The Cooks have it sorted, writes Clarke Gayford.
There are 15 major islands in the Cook Islands covering a massive part of what really can only be described as the blue continent. It’s more than 2.2 million sq km, in which sits Rarotonga, which we all know and love. But apart from this, what else is there?
One island, Aitutaki, just an hour’s flight from Raro, has increasingly been popping up on people’s radars, yet visitor numbers remain low enough to retain its magic.
And magic it is, with Lonely Planet once voting it the world’s most beautiful lagoon. It’s also one of the world’s largest ringed lagoons, and at just 7m deep, it’s a snorkeller’s paradise. Several companies take advantage of this with easily available tours that include the chance to hop off at One Foot Island, a small uninhabited islet just one foot above sea level. Here semi-tame giant trevally patrol the water’s edge while a swimming channel out-front is so clear it appears photo-shopped.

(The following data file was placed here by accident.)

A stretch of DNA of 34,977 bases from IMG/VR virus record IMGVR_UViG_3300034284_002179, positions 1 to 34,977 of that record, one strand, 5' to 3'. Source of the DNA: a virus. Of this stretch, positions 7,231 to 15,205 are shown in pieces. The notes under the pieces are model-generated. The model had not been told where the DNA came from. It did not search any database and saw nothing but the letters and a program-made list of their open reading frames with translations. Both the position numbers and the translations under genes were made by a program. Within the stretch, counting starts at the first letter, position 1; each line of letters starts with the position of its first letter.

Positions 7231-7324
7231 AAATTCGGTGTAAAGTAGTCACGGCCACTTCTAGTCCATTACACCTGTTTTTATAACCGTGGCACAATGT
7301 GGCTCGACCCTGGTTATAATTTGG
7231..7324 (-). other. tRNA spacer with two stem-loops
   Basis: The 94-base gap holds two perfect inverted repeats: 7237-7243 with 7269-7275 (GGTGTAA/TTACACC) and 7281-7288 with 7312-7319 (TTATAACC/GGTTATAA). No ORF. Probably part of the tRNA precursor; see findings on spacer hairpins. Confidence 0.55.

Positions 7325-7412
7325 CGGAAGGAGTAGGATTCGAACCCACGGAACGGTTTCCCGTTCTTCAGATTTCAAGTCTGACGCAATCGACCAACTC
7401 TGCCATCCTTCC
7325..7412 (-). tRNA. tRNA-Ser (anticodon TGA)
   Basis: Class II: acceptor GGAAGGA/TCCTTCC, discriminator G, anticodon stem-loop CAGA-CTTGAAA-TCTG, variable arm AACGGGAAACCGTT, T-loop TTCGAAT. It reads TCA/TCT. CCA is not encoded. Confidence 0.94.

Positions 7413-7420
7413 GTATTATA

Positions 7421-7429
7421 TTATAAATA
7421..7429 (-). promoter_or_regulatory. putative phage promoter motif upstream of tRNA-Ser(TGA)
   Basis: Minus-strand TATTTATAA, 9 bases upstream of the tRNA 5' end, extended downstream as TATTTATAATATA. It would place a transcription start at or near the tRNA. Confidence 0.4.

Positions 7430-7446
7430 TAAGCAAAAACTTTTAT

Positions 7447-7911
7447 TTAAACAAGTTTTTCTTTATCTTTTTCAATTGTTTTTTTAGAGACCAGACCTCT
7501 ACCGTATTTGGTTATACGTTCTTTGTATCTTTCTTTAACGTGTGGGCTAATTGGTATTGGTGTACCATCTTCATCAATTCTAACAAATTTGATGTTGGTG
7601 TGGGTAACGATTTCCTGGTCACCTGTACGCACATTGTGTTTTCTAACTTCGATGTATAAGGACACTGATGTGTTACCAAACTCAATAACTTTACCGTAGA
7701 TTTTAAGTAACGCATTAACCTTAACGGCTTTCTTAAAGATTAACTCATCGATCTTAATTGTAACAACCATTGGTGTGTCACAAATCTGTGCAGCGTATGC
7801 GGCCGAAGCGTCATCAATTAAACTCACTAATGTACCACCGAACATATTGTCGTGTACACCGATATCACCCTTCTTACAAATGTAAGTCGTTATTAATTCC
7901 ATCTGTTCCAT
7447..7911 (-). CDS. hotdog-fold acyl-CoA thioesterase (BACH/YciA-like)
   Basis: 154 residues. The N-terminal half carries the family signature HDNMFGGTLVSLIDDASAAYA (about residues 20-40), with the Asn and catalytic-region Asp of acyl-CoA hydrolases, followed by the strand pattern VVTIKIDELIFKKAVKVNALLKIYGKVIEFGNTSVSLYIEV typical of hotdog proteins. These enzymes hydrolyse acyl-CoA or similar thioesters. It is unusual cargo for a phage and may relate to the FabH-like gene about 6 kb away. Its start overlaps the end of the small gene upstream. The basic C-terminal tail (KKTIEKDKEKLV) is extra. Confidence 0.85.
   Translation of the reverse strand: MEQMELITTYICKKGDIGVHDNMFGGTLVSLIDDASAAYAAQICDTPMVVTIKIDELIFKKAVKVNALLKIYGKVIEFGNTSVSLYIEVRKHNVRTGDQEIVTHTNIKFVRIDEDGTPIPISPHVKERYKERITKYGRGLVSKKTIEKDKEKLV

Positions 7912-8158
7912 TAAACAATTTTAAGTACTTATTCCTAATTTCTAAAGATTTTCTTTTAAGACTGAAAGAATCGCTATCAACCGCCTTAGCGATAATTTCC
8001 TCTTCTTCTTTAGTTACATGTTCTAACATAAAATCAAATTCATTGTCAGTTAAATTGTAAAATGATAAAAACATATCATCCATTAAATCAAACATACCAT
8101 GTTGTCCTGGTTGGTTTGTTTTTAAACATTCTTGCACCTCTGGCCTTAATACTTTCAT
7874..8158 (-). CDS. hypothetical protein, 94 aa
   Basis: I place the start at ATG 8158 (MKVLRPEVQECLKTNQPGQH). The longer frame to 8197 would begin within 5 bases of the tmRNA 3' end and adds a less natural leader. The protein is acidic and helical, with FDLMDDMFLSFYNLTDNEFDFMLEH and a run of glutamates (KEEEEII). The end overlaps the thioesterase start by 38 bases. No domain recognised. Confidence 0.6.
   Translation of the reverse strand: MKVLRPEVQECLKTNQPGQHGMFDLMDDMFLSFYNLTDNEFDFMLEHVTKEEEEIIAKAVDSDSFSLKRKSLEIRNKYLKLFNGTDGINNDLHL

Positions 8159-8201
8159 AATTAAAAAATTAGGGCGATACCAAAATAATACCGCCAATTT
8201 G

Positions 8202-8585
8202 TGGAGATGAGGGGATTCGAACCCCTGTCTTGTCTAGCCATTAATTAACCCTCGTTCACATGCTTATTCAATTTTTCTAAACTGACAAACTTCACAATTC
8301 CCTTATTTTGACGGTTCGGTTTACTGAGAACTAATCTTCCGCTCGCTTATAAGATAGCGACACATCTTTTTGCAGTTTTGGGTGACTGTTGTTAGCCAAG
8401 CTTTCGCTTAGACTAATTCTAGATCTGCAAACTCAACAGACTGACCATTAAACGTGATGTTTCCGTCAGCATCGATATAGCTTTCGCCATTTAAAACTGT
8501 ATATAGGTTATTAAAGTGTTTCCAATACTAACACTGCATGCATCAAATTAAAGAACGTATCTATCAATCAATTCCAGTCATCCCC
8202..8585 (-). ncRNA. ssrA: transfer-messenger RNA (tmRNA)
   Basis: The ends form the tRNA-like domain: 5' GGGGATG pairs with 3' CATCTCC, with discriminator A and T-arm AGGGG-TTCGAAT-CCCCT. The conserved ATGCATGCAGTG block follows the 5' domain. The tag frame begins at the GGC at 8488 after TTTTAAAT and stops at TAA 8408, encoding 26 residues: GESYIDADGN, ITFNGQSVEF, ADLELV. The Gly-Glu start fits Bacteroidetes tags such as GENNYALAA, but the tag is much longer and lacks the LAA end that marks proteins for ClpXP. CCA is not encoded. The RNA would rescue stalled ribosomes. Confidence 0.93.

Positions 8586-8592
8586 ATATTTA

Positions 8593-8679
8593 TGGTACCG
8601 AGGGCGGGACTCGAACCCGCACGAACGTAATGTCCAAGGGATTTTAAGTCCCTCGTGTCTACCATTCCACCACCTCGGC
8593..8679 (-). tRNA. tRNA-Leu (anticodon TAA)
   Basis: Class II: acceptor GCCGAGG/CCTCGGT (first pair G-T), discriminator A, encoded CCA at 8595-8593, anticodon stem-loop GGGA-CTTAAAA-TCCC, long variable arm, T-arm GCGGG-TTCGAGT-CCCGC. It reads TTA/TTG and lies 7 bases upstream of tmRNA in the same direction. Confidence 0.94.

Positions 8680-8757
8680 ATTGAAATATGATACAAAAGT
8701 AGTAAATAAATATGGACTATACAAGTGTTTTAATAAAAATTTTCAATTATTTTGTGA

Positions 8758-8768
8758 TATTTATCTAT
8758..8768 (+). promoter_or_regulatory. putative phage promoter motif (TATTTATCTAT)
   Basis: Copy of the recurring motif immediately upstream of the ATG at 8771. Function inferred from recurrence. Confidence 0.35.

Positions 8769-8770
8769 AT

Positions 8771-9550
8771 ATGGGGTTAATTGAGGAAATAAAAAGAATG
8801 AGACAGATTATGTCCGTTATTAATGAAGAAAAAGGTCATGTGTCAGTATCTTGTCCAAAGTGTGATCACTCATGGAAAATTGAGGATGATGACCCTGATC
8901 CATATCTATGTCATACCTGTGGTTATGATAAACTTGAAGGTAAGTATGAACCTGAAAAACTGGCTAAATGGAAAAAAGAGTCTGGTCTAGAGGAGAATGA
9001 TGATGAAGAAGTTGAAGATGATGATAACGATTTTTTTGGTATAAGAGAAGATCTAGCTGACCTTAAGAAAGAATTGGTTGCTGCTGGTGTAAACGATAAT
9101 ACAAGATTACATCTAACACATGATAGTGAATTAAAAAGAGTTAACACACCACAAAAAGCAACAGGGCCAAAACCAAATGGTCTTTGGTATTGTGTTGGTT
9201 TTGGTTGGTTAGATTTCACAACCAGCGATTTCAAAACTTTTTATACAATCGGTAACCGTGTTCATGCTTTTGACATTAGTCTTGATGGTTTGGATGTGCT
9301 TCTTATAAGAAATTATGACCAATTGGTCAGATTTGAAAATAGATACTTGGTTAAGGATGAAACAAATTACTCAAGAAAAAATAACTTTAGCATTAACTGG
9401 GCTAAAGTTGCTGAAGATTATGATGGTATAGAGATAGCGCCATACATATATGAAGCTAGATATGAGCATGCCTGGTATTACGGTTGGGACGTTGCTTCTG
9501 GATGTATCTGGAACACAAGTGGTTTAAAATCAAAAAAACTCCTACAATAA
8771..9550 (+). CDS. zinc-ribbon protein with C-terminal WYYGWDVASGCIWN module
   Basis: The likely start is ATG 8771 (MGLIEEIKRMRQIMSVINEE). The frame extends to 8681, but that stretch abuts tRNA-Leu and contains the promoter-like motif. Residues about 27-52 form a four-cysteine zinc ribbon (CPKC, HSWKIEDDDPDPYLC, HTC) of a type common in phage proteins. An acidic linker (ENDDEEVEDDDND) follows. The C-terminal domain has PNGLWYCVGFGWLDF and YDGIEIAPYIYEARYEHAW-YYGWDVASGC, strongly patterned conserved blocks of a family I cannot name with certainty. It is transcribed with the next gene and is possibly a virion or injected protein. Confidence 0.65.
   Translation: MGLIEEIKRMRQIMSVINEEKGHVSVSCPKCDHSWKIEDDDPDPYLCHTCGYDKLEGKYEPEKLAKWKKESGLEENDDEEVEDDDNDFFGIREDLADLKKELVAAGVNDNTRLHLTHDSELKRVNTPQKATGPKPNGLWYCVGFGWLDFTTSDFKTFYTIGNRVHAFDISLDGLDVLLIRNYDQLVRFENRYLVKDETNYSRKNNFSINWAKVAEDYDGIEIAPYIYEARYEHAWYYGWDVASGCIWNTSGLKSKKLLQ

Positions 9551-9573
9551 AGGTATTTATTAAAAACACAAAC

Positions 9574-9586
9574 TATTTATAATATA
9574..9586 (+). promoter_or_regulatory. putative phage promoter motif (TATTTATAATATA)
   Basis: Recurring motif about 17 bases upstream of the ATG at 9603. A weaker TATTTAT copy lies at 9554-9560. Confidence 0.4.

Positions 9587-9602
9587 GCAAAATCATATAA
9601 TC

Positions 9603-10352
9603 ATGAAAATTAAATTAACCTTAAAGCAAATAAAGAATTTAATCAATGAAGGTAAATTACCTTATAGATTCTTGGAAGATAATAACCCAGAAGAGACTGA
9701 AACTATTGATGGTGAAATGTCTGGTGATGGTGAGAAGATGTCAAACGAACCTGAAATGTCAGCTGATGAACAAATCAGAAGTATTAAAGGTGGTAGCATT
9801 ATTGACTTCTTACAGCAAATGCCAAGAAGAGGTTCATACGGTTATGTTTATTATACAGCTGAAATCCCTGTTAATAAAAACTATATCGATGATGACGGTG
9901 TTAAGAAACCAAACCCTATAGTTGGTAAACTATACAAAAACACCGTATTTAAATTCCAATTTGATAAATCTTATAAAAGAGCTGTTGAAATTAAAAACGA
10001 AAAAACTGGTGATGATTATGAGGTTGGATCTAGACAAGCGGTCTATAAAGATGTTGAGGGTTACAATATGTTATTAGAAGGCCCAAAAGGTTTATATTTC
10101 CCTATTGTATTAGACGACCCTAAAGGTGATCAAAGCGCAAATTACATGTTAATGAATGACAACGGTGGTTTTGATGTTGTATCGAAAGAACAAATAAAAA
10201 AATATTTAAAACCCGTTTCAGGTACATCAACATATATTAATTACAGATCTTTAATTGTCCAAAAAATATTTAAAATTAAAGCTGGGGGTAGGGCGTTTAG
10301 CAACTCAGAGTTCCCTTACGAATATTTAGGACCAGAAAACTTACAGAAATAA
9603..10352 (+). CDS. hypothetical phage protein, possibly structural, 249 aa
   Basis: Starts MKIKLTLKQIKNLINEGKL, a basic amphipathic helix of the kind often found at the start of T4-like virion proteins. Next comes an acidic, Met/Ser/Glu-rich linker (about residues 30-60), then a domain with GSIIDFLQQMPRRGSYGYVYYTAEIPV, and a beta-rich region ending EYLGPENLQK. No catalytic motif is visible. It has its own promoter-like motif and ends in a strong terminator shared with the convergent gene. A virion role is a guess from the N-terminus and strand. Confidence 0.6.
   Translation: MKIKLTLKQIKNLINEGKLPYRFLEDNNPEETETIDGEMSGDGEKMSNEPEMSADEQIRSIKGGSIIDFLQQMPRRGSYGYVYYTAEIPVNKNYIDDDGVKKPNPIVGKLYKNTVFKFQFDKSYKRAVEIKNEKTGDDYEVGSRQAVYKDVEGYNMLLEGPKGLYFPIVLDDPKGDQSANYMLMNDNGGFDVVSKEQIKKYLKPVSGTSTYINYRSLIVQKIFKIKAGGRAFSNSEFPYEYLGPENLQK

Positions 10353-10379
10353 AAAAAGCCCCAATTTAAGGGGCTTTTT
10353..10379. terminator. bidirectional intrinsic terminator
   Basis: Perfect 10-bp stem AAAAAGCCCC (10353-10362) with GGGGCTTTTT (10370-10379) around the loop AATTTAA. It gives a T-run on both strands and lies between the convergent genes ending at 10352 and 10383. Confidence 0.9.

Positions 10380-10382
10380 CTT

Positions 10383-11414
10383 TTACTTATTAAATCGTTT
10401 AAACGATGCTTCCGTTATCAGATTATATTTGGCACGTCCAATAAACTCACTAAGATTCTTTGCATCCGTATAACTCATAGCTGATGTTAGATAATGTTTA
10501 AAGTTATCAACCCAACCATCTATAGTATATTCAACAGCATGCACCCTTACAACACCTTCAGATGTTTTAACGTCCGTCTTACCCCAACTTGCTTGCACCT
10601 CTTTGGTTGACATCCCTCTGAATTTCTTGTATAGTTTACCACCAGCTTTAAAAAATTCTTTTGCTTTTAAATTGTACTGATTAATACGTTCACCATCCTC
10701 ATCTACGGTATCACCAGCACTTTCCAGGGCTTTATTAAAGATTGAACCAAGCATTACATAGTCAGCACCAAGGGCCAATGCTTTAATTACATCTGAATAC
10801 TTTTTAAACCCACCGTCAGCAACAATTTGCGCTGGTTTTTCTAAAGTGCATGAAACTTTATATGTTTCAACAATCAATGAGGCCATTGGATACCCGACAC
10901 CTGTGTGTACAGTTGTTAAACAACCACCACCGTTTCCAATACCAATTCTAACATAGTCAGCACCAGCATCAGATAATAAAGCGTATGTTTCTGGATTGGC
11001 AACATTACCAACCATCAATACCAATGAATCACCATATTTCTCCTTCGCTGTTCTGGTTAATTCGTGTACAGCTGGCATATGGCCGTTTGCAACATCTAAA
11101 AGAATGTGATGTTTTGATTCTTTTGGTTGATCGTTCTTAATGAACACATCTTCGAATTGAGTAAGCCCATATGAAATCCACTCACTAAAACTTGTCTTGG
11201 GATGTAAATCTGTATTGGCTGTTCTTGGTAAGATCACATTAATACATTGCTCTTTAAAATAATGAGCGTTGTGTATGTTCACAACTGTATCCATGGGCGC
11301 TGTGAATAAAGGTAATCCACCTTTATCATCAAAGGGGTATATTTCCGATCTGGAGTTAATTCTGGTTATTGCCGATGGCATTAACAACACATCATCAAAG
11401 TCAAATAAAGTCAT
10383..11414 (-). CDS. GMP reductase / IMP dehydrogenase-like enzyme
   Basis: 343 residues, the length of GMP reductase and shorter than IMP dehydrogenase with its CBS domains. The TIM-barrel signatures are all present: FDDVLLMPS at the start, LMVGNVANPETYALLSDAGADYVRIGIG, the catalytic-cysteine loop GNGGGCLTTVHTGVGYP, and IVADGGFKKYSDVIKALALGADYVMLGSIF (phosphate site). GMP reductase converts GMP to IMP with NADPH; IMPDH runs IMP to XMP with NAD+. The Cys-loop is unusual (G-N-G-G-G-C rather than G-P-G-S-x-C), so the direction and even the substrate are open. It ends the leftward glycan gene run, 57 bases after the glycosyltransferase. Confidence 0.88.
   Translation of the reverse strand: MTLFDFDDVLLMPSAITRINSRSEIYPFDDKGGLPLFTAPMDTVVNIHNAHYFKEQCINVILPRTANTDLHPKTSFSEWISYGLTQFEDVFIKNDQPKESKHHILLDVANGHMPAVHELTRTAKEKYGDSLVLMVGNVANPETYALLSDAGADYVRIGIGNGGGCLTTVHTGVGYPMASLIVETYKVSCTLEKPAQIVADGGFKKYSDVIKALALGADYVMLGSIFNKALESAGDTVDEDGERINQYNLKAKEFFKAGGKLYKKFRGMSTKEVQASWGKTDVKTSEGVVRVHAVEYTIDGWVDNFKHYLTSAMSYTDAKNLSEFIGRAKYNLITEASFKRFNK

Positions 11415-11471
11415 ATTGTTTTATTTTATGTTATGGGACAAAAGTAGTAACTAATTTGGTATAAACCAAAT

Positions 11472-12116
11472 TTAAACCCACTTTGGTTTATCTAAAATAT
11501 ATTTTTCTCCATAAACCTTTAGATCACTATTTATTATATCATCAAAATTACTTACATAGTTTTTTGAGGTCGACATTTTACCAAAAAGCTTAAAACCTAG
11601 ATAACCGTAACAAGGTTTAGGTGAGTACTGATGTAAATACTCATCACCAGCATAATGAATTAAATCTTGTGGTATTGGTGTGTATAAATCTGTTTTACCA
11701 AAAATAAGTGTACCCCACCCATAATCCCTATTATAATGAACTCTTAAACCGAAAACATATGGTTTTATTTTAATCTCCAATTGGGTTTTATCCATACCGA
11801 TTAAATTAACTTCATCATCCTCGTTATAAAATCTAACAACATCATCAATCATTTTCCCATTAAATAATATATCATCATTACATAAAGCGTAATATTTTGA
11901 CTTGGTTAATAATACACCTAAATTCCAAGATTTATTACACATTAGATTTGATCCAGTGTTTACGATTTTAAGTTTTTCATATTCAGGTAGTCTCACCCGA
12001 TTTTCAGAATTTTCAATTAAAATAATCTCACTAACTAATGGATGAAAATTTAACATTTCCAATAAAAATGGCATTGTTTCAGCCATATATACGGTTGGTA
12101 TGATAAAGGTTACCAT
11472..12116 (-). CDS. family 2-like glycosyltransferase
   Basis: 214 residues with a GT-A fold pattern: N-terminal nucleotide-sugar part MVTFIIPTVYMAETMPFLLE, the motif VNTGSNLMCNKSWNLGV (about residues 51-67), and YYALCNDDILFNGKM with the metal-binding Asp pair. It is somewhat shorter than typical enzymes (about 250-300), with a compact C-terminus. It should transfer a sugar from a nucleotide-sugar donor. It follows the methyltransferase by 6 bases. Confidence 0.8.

Aitutaki also has a remarkable bonefish fishery, with an amazing backstory. Now, for the uninitiated, bonefish are the world’s number-one pursuit for saltwater fly fishers. Fishing folk the world over pay big money to chase a fish so fast and tricky to catch, they have given it names such as The Grey Ghost and His Highness the Shyness. Around the world, fishers spend more money chasing bonefish than they do marlin, such is its revered status.
Accommodation options here are covered for all budgets. I was lucky enough to spend a few nights at Aitutaki Escape where we worked with owner and chef Thomas Koteka on his delicious local Parrotfish recipe, the sunset on the deck being worth the trip alone.
● Clarke Gayford hosts Fish of the Day, 5.30pm tonight on Three.
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